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VietAm City Council Candidates Face Extra Scrutiny in San Jose

AsianWeek, Posted: Jun 03, 2008

SAN JOSE, Calif. In the wake of the dramatic falling out between a faction of the substantial San Jose Vietnamese community and Madison Nguyen, the first Vietnamese American female elected official in the state, Vietnamese American candidates for City Council will be confronted with intense scrutiny from their own when voters cast their ballots on June 3, reports AsianWeek. If elected, they will likely face large expectations from the Vietnamese community, especially surrounding the controversial naming of the Vietnamese retail area along the citys Story Road.

Last November, Madison Nguyen, viewed by many as the sole voice of the District 7 Vietnamese community, faced an outcry after she voted against designating the retail area Little Saigon, opting instead for Saigon Business District. Activist voices, notably from the group San Jose Voters for Democracy, threatened to recall her, declaring Nguyens political practices undemocratic and misleading, and accusing her of favoring special interest groups over the majority opinion.

Nguyen has countered that her decision was based upon a silent majority opinion comprised of business owners and non-Vietnamese residents. Though the controversy has died down following an agreement between activists and the city to hang Little Saigon signage without officially naming the district, the three Vietnamese American candidates vying for the District 8 City Council position still may not be able to escape its aftermath. While preparing for their City Council campaigns, both insurance agent Van Le and entrepreneur Minh Duong publicly supported and attended Little Saigon rallies and protests.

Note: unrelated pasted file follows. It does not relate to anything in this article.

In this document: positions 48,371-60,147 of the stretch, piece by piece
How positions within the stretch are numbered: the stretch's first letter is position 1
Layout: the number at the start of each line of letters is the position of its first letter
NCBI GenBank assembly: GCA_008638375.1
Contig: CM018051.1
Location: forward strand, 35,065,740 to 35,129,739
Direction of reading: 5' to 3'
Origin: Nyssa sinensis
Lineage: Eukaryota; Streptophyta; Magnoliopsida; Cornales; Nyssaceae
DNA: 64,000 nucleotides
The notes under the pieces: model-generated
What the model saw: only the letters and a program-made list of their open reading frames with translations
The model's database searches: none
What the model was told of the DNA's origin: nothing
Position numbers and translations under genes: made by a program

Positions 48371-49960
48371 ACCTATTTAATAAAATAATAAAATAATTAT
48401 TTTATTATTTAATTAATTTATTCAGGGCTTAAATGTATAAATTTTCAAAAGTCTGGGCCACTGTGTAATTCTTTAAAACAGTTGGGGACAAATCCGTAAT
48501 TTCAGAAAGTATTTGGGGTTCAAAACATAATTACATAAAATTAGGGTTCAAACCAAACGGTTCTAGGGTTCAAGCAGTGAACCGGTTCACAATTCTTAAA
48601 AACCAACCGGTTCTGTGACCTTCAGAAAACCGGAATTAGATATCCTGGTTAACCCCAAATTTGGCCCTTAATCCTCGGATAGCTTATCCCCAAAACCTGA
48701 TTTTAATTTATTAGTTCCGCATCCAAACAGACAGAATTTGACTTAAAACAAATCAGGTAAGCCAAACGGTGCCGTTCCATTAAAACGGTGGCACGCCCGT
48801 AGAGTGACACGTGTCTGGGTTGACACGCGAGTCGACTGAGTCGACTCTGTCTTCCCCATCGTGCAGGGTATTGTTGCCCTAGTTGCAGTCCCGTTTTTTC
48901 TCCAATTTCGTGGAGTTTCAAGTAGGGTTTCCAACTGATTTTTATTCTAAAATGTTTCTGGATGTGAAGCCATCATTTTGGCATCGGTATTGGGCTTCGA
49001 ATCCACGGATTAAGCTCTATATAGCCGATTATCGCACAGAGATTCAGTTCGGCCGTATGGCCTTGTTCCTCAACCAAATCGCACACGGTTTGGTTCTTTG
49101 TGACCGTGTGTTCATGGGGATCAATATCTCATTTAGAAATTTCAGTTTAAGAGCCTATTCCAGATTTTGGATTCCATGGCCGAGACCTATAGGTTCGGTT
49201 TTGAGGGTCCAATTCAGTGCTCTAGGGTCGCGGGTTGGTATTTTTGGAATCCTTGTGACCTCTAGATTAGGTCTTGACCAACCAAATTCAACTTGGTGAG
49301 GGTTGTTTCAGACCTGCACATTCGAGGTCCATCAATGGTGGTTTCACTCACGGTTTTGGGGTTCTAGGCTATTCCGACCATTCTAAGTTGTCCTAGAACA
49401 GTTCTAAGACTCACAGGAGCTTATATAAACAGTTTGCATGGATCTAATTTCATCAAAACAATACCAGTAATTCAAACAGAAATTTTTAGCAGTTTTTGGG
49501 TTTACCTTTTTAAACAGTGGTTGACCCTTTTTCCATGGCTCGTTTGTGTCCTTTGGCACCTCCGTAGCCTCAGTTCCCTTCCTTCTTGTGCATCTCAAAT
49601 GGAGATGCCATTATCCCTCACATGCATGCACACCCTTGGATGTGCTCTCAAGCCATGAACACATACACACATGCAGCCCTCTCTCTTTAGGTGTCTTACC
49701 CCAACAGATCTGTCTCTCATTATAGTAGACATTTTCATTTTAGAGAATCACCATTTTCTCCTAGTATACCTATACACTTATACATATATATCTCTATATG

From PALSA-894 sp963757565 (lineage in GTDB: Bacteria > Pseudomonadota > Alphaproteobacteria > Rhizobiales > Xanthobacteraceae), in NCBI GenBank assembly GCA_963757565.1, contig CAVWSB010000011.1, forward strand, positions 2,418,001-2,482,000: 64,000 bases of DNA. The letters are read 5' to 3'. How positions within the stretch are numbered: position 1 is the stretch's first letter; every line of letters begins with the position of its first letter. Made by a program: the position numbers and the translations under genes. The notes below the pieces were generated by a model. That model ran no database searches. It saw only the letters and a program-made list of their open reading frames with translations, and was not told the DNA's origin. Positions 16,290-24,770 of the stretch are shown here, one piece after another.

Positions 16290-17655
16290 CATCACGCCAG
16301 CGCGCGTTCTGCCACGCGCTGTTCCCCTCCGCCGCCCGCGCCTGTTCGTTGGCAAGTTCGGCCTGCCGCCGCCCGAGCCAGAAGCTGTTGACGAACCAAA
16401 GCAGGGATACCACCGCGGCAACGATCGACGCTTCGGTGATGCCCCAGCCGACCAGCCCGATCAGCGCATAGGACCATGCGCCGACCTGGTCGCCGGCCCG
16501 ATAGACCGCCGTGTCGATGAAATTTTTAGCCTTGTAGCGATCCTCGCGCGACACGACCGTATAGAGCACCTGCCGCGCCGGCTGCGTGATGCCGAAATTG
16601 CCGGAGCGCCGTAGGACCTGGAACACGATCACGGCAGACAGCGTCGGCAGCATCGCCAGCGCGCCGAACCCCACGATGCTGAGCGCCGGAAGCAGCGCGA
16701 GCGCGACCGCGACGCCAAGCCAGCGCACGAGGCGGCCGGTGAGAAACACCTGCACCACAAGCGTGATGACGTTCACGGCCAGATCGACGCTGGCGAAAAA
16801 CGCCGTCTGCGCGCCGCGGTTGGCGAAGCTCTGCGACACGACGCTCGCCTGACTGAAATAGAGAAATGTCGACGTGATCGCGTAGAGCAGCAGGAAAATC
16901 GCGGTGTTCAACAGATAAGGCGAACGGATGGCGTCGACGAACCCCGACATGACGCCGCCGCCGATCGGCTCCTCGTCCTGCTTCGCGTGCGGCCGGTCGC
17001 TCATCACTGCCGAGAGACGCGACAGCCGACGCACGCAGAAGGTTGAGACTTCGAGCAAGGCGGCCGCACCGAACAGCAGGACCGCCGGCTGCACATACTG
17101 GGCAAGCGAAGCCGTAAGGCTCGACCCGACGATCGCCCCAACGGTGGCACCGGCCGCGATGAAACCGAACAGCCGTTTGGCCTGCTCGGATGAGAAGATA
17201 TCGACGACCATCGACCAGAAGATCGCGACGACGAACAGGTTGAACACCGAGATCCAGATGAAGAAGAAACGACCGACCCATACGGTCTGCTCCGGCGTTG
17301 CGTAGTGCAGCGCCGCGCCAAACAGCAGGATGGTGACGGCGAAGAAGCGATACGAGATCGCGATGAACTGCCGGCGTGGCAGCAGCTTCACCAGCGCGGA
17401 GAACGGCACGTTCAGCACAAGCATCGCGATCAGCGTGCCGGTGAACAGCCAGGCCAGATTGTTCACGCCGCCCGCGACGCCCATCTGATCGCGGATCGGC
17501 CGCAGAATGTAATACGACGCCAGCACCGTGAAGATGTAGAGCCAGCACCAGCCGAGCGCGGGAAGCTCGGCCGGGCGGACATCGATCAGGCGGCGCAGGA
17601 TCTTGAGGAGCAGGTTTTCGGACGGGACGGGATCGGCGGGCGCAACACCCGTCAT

On the other hand, Lan Nguyen, now vice president of the East Side Union School Board, chose to remain neutral, stating that, though he is proud of his Vietnamese heritage, his current board position has stressed other issues as higher priority. According to Lan Nguyen, the Madison Nguyen controversy forced the larger community to acknowledge the passion the Vietnamese community still holds for issues regarding the American legacy of their former homeland. It highlighted the challenges and large expectations that this years Vietnamese American candidates will face as well. You have to be really careful about how you work with the [Vietnamese] community. One misstep and youre done,

Lan Nguyen remarked matter-of-factly, Some [Vietnamese community members] do not understand that you have to serve everybody, not only Vietnamese interests, when youre elected. As Madison Nguyens term has demonstrated, the three District 8 candidates as well as Bui Thang, a Vietnamese District 2 candidate, will have to tread carefully if they want to avoid the clout of the Vietnamese community turned against them.

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